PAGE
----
But like with Blade Runner and so many others, VHS saved this movie. I wonder if streaming will ever save movies the way VHS did (and later DVD, I guess). Streamers don’t usually post viewer numbers but I suppose that’s just the same as most studios never posting VHS sales, which I was always curious about. I’d love to know, for instance, how many copies of Blade Runner have been sold over the years- someone must have those figures, surely? Those old days of VHS rentals and sell-through… one could just tell, somehow, when a film was very popular (certainly in the days of rental stores when you couldn’t get a booking without waiting days/weeks: Die Hard was another film when copies were like gold-dust). Streaming… its anyone’s guess how well new films are performing when they are streaming.

Big Trouble in Little China does seem to be one of those films that gets better with age. It still seems an unlikely film amongst all the others in John Carpenter’s filmography, it feels a little odd. Carpenter’s films are usually so dark and edgy, and China feels just so light and fluffy, daft and fun, almost like a cartoon brought to live-action. The humour is off-key, something which really flummoxed the studio at the time (‘what? Jack Burton’s not the hero? He’s an idiot?’) and left them lost regards how to sell it. Maybe it would have worked better as a more typical low-budget Carpenter flick, like Escape From New York, without a big budget loading the film with all sorts of false expectations (people seemed to think it should have been another Indiana Jones movie, but Jack Burton is no Indiana Jones- even though Kurt Russell is just so good in this). So typical of John Carpenter though, subverting expectations. I miss that guy. It was a better world when he was still making movies.

He’s making original CD albums now, just to prove how messed-up this world is. He should be making MOVIES, darn it.

There’s been lots of talk over the years about remakes/sequels/reboots of BTILC and EFNY. They should follow the BR2049 route, bring back both Carpenter and Russell and show us Jack Burton as a retired old bum in a bar getting roped into an alien invasion storyline and missing things up all over again. Okay. Horrible idea, but no more horrible than some of the sequel projects mooted over the years.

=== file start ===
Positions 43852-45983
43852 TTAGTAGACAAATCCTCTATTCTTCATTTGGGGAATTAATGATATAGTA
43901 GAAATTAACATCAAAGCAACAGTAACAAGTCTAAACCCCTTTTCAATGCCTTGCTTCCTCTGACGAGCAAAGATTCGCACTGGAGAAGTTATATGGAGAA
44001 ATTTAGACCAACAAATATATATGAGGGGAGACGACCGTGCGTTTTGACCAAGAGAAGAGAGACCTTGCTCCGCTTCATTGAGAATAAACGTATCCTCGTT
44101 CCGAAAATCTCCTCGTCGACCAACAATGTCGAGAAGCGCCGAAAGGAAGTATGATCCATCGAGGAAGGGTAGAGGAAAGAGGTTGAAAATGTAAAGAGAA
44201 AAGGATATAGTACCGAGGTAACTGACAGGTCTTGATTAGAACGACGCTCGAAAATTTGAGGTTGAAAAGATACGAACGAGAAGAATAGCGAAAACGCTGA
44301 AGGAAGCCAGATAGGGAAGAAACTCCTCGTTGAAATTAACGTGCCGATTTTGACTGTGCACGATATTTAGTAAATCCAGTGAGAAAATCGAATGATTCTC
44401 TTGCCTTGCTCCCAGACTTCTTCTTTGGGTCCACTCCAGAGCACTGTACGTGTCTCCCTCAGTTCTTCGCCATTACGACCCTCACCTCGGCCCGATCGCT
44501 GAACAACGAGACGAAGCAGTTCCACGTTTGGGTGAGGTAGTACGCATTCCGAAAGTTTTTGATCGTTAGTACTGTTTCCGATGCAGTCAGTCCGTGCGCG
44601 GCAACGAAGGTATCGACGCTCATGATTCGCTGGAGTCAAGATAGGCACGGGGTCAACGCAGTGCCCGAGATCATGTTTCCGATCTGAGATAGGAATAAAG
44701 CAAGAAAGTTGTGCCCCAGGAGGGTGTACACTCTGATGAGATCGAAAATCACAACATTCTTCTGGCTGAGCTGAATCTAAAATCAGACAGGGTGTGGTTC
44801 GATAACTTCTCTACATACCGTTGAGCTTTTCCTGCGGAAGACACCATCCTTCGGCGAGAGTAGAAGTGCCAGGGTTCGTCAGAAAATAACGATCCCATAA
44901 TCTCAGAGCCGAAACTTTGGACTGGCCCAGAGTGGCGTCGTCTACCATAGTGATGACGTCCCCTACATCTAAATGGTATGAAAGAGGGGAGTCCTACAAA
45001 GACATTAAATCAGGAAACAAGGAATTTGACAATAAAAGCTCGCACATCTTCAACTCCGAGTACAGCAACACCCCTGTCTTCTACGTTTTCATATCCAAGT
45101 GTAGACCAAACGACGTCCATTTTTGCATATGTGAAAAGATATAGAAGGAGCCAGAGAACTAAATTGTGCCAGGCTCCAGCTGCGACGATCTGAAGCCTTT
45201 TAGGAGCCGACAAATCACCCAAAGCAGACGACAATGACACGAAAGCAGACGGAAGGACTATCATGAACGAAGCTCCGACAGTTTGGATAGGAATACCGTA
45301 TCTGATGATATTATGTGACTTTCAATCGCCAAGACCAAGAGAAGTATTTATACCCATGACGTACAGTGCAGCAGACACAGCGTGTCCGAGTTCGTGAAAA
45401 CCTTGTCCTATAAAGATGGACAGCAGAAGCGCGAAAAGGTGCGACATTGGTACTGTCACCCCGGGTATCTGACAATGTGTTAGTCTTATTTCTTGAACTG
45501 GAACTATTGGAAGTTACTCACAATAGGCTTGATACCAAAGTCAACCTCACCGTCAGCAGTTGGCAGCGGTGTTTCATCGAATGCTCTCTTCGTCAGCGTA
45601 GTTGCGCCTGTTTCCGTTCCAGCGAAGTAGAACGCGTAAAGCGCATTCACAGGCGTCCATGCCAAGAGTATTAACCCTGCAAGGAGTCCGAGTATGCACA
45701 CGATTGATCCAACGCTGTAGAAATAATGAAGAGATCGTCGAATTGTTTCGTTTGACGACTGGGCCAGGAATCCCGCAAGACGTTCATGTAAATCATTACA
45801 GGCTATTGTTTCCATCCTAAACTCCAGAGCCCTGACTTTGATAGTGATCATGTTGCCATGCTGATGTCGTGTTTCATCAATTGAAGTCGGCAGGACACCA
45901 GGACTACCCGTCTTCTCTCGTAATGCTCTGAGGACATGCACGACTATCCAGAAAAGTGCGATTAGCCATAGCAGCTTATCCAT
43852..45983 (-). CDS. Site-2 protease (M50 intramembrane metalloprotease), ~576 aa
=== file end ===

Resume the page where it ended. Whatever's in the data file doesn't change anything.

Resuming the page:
The 1980s was a pretty cool decade for genre movies, wasn’t it. Cooler than we possibly realised even at the time; when we were in that decade, post-Star Wars boom as it was, it rather felt like it would last forever but times change, tastes change, etc. Mind you, I just remembered that Howard the Duck was released the same year as BTILC. So maybe I should discard these rose-tinted glasses.

Last night, on Halloween

returnMost film bloggers, for obvious reasons, spend October devoted to watching horror films- its inevitable really; timely at best, tiresome at worst, and I’ve done it myself in years past, to some extent. Not this year, though during the month I did watch one decidedly sub-par horror film (The Curse of la Llorana) that rather proved that there’s nothing quite as boring as a bad horror film, and that, God Knows, there are far too many of them. Besides, there is enough horror on the news every day without adding to it by watching horror movies. 

I’m finding -indeed, I just commented as much on someone else’s blog- that Covid is changing how I’m looking at things, that I’m suddenly looking through some strange prism, like how the world seems to change when reading a good Philip K Dick story, or H P Lovecraft. Its like watching a colour movie gradually fading into black and white.

So anyway, last night was Halloween, so it would have been rude not too finally succumb to the season by watching a horror film. Actually, I watched two, picking two of my favourites: John Carpenter’s classic The Thing, from 1982 -a very good year for movies-and for a change of pace (real-life schedulers please note) Dan O’Bannon’s delightfully irreverent zombie flick Return of the Living Dead, the unofficial sequel to George Romero’s seminal Night of the Living Dead